Getting around Zagreb by Car

Total Croatia News

Driving in Zagreb can get complicated because there are many one-way streets in the center (the so called Green Horseshoe) and trams, which share the same roads as cars. The roads can get pretty crowded, especially during the periods of 7-9 a.m. and 4-6 p.m. when people leave to and from work.


The centre (around Ban Jelačić Square) is pedestrian only. The safest way to get around is to get a GPS, which will guide you through the one-way streets in the centre. The signalization is generally ok, you just need to pay close attention to it, so keep your eyes down, for arrows telling you where you can and can’t turn, and also up, for traffic signs and directions. Tram lanes are marked in yellow, so you should try your best not to drive in that lane because trams have the right of way. However, if you have to drive in that lane, be careful not to block the way, especially at tram stops.


Next, if you’re driving and there are three lanes, the left one is for left, the middle one is for going straight, and the right one is for going right. Most of the times, the right lane is also for going straight, but, to make sure, pay attention to the signals: there are going to be arrows on the road, as well as on the signs, telling you which lane leads where.

The trickiest part is the Green Horseshoe, which is practically a maze. On this spectacularly bad map mockup you can get a general idea of how complicated things can get, and see that parallel streets which are next to each other in most cases go in opposite directions, which might not make your life easier, but it just might help a little if you end up running in endless circles.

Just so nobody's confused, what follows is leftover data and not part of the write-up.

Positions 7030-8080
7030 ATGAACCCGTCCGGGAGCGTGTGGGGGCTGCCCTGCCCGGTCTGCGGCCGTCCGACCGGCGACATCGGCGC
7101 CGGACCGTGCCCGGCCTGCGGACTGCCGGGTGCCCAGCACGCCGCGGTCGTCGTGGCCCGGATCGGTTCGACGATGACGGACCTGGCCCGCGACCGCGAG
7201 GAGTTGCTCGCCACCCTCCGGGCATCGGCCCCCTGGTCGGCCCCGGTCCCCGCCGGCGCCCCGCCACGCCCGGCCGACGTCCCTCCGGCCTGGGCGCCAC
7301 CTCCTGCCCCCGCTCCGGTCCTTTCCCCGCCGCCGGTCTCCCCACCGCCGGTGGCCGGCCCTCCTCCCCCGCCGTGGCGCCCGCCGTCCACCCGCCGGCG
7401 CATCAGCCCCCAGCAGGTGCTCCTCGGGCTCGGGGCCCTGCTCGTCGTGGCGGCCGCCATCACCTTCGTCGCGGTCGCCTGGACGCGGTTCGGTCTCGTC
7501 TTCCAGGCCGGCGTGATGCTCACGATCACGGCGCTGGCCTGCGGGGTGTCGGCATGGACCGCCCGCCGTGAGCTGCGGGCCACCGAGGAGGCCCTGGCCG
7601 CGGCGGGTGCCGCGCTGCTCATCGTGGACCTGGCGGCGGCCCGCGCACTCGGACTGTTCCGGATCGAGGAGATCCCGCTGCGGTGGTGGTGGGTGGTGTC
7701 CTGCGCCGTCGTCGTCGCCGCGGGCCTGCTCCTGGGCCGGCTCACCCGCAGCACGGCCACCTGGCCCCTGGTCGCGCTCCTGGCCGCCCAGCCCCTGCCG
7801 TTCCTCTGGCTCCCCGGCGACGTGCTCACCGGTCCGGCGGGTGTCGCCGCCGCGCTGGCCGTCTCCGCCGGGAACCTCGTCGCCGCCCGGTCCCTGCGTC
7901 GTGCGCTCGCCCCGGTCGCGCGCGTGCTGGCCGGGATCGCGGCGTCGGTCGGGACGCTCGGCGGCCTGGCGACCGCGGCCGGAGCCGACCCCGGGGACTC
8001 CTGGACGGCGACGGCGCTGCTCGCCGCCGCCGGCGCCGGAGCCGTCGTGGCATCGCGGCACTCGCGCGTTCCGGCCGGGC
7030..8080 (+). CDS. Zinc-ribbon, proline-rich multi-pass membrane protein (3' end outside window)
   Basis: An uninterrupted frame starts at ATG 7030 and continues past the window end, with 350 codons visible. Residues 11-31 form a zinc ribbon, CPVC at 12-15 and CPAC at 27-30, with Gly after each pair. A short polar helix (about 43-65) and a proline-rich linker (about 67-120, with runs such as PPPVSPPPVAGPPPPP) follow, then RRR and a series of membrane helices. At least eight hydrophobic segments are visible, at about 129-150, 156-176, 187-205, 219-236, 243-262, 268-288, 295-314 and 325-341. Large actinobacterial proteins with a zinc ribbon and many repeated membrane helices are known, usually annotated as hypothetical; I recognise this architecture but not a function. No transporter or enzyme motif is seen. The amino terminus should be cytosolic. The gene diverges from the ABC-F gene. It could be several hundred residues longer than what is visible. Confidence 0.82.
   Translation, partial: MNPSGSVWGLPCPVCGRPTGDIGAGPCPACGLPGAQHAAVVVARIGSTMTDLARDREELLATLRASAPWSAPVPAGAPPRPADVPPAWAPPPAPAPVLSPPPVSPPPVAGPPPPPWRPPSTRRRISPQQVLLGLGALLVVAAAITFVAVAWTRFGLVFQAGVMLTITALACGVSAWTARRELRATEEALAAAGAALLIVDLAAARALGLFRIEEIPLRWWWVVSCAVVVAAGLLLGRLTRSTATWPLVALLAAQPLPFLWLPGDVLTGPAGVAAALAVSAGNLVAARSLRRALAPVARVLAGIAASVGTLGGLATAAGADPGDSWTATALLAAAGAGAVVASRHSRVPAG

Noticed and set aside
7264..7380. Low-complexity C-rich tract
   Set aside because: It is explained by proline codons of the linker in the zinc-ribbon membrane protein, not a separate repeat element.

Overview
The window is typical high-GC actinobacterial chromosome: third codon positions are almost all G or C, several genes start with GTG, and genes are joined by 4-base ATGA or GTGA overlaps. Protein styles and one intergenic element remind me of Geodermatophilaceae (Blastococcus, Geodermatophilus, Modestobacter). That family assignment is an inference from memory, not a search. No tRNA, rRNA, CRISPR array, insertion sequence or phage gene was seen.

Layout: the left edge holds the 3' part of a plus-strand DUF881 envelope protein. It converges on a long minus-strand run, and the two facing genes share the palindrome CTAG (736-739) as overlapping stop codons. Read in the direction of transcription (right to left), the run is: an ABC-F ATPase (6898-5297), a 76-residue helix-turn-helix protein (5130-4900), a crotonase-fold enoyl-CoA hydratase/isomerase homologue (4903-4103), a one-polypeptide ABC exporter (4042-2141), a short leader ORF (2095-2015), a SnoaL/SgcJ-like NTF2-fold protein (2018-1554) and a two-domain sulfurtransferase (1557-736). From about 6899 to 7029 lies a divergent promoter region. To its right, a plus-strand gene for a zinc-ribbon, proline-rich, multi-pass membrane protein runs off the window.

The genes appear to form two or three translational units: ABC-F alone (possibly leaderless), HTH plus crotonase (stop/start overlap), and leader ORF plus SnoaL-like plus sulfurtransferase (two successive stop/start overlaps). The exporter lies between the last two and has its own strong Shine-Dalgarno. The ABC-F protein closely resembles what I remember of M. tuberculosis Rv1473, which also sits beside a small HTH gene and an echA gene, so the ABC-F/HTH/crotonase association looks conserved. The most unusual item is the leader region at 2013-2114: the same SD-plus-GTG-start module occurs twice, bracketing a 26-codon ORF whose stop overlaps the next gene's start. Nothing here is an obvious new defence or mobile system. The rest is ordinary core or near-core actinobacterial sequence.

Here’s a useful list of 24/7 petrol stations, if you run out of gas while trying to find your way out of the Green Horseshoe. If you click on them, a Google map will open for each.


Dankovečka ulica 2

+385 1 2912 601

Heinzelova ulica b.b.

+385 1 2441 434

Trg Josipa Langa 13

+385 1 4828 591

Radnička cesta 212a

+385 1 5600 791

Slavonska avenija 8

+385 1 6187 709

Zagrebačka avenija 11

+385 1 5600 787

Avenija Dubrovnik 5

+385 1 5600 789


Traffic rules and regulations


Dipped lights for cars are mandatory during winter time (after the clocks go back at the end of October and before they go forwards at the end of March), but they are obligatory at all times for motorcycles and mopeds. If you’re travelling to the neighbouring countries of Bosnia and Herzegovina, Bulgaria, Kosovo, Macedonia, Montenegro, Serbia, and Slovenia, keep in mind that lights are mandatory at all times for cars as well. On major roads, winter equipment is mandatory between 15 November and 15 April, regardless of weather conditions. All motor vehicles (weighing less than 3.5 t) must use winter tires on all wheels, or summer tires with minimum tread depth of 4 mm + have snow chains in the vehicle, ready to use on powered wheels. On other roads, winter tires (M+S) (or snow chains) are mandatory in winter conditions, when the road is covered with snow or ice. Studded tires are not allowed. When it comes to safety equipment, you need to have a first-aid kit, warning triangle, and a reflective vest in the car. Seatbelts are compulsory and talking on the phone while driving is prohibited. If caught breaking any of these rules, you can be fined with 500 kn. The permitted blood level of alcohol is 0.05%, and the fine ranges between 500 and 3000 knIn case of an emergency, display a warning triangle 30m from the vehicle and wear your reflective jacket outside the car. You can call 112, or roadside assistance: (+385 1) 1987.


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